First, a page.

Read reviews for the Patriot by Mainstream Kayaks as submitted by your fellow paddlers. All of the reviews are created and written by paddlers like you, so be sure to submit your own review and be part of the community!
This Yak is comfortable and roomy, without being too wide. The Seat was comfortable and the bulkhead didn't leak a drop. This particular kayak came with a spray skirt and I would highly recommend using one since the cockpit is so large. All in all, I am very satisfied with this kayak.
If willing to replace the seat if/when it breaks with some king of aftermarket one, etc...might be worth buying if you can get a used one at a cheap price. Otherwise, I can't say I'd recommend them.
FYI: The weakest point of my seat was where it attached to the inside bottom of the kayak. The bulkhead really needs to be stripped, and resealed with quality marine caulk. Would've given this kayak a rate of 7 if it hadn't been for the common problems. Local major store has several returned with these problems.
My first kayaking experience several years ago was on tidal backwaters in New Hampshire in a 16' or 17’ sea kayak. One vivid memory I have of that was almost falling over trying to get out of the kayak after a couple hours because my legs had gone numb. This thankfully is not a problem with the Patriot as you can move your legs around a lot with the very spacious cockpit. And the spacious cockpit and nice stability make getting in and out of the Patriot a breeze too compared to that sea kayak, my previous kayak, and others I have paddled - I no longer suffer the embarrassment of awkward entries and exits while trying to squeeze my big frame (6’1" 230 lbs) into or out of small cockpits.
So far here in Michigan, I have only taken the Patriot out on smaller rivers with moderate to fairly brisk currents and minor rapids scattered here and there - and that is all I will probably ever use it for. I have been very pleased with this kayak in these conditions. I like the stability it has and its 12' length allows it to track quite nicely. Around obstacles and through rapids it maneuvers quite well and it excels at my favorite activity which is putting my feet up on the deck and just floating along with the current. But if you want to move along for some reason and actually paddle it also seems to have quite good speed.
Overall, if you want to race or are of the hyper-competitive sort or simply feel compelled to get back to your car as quickly as possible this is probably not the kayak for you. If you want to simply relax and enjoy your time on the river with a very competent kayak that will also save you some significant money I think the Patriot is a great choice. My only regret is not buying it sooner.
(As far as I know MC Sports is the only dealer that carries the Patriot. It is frequently if not always on sale for $399.)
Overall a great kayak & I'm sure I will enjoy it for years to come.
I took it on the Burnham to Marquette Expedition. This was a trip from Chicago, IL to Michigan City, IN. The trip lasted two days. Many of those with Sea Kayaks thought I was insane to bring a recreational kayak. Due to stormy weather on the first day with 4 and 5 foot waves, many of the sea kayaks flipped while my Patriot stayed upright for the whole trip. In fact, I was able to assist in the rescues. The second day was clear skies and waves at max 2 foot, allowing me to stay in the top 8 for the rest of the trip out of 30 kayakers. Needless to say the Patriot won the respect of the sea kayakers in the end.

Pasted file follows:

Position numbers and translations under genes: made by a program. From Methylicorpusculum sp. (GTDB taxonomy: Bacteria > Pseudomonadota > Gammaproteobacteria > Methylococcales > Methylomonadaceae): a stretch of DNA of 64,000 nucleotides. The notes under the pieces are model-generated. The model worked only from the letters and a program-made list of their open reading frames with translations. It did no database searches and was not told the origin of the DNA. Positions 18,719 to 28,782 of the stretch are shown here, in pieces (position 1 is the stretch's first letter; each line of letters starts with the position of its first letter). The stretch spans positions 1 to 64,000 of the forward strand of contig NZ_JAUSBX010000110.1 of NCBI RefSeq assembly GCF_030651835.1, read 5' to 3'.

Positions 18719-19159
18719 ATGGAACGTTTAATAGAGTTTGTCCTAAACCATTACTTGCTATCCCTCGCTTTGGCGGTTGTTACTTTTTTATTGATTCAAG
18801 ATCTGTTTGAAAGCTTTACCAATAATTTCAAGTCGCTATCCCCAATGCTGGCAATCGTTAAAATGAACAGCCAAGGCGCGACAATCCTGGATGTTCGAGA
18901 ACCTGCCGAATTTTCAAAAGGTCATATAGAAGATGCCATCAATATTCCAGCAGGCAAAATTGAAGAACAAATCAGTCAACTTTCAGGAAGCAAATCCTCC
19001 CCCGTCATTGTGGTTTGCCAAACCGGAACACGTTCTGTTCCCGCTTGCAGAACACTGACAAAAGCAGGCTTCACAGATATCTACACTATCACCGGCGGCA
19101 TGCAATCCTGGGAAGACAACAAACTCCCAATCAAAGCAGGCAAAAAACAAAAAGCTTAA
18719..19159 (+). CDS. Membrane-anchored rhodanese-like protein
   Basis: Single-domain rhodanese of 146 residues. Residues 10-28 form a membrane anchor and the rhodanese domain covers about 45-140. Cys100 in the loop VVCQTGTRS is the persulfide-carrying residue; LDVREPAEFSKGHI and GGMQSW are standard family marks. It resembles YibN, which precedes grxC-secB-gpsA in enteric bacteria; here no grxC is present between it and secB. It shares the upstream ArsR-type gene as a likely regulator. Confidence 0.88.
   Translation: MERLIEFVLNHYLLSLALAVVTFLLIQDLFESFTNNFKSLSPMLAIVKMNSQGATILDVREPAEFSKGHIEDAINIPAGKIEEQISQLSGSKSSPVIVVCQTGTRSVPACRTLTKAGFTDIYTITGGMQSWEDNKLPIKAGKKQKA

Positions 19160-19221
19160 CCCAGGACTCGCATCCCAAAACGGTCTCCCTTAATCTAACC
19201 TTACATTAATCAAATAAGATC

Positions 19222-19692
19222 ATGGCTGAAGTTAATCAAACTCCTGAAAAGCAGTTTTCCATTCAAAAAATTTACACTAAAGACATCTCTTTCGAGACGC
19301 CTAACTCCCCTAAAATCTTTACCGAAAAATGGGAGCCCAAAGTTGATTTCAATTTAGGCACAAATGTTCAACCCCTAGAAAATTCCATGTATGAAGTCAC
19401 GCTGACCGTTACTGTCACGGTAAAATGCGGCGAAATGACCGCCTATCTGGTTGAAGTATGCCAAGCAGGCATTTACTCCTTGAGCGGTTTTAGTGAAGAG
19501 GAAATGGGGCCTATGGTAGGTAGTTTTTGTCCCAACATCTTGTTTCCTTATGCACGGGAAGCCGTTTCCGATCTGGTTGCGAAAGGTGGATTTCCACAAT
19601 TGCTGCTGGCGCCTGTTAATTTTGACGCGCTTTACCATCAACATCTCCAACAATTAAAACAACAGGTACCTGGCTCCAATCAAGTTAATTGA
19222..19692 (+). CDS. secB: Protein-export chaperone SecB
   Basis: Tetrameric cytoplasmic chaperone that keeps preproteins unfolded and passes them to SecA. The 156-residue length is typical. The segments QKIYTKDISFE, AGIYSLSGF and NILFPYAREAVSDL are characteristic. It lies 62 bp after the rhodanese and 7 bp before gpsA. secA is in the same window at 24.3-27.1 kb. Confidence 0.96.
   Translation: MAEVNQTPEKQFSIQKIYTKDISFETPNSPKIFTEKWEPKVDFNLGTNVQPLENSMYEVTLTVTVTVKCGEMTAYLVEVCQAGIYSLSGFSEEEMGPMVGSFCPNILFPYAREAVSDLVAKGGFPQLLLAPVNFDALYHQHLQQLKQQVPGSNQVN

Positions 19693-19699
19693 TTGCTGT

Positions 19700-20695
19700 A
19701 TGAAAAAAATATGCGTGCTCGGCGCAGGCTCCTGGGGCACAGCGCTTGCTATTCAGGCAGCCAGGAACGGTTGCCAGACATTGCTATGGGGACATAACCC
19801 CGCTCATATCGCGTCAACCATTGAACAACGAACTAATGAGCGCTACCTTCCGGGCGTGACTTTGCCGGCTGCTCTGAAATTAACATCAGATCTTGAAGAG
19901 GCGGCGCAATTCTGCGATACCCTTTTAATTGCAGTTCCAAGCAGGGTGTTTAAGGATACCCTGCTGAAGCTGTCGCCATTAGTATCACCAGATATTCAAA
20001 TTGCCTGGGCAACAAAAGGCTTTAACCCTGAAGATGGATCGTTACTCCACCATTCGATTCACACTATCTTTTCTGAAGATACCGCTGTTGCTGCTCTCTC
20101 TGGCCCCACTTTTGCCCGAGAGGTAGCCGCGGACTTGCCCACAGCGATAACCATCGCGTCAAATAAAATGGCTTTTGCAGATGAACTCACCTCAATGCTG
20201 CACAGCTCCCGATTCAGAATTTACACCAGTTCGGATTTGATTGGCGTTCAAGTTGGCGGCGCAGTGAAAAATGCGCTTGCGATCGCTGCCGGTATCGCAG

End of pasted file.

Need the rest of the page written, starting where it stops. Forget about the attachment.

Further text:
It is light enough for me to handle, tracks very well and its broad beam makes it very easy for me to enter and exit. The seat is certainly comfortable enough, certainly more comfortable than my old sea kayak. This is a bare bones boat. It has no deck webbing. The foot rests are easily adjusted and sitting in the boat was quite comfortable. There are short lines on both sides of the cockpit, so it is easy to attach a paddle leash or whatever you wish. The hatch in back is large enough and there is a rear bulkhead, something I really wanted. Whether or not the stuff in the rear storage area will stay dry remains to be seen.
The first day I took the Patriot out on Lake Murray (near Columbia, SC) was a good day for kayaking. Water temp. 51, winds 5 to 10 mph. I marveled at how fast the kayak was (compared to my old boat), how well in handled including how well it tracked.
Today was another story. Cloudy and by the time I got out on the lake the winds had picked up to 10 to 15 mph. The forcast was for winds 5 to 10. Light to moderate chop. The boat handled well but paddling into the wind took some effort. The nice large open cockpit which is perfect for me, did take on a little water over the bow. Certainly to be expected. Legs got pretty wet and that 51 degree water is cold. If I can ever figure out how to use the mini spray skirt I bought with this boat, I imagine I will stay dry.
Paddling directly into the wind or with the wind at my back, the kayak tracked quite nicely. Again I highly recommended the Patriot as an inexpensive entry level kayak.
I immediately noticed the difficulty in paddling this boat. It is not designed for the long haul. This boat is designed for people who just want a stable kayak with plenty of room and some helpful amenities. It will work great for them. Not for me. I wanted something that combined those amenities with efficiency and good tracking.
So, I returned the boat immediately expecting a full refund. Even though the boat is in pristine condition (not even a scratch or spec of dirt from my short venture) Gander refused to take it back. So, it looks like I am stuck with this lumbering barge until I can save up some more money to buy the kayak best suited for my needs.
I just purchased another Yak from WestMarine. I thought I was getting the same Mainstream Patriot, but when it came to my house (3 days later) It showed up with the Perception Logo on the front and on the rear hatch. I got the same flame red, yellow and orange color as the last one. Now I am happy to say I would recommend this Yak to anyone out there looking for a long rec boat. I am 6'5" 280 pounds and have never had a problem with the first Yak... Good Luck to anyone getting one of these Kayaks!
Now that I have that out of the way all I can say is "wow!" (Ok, maybe more than just one word.)
In March of 2008, I stopped at the local MC Sports and saw they had the Mainstream Streak. At that time the Streak seemed like the kayak for me. I slowly started saving up for one. The more time went by though, the more I realized the lines on the Streak weren't quite what I wanted, and the storage space didn't seem quite up to what I was hoping for.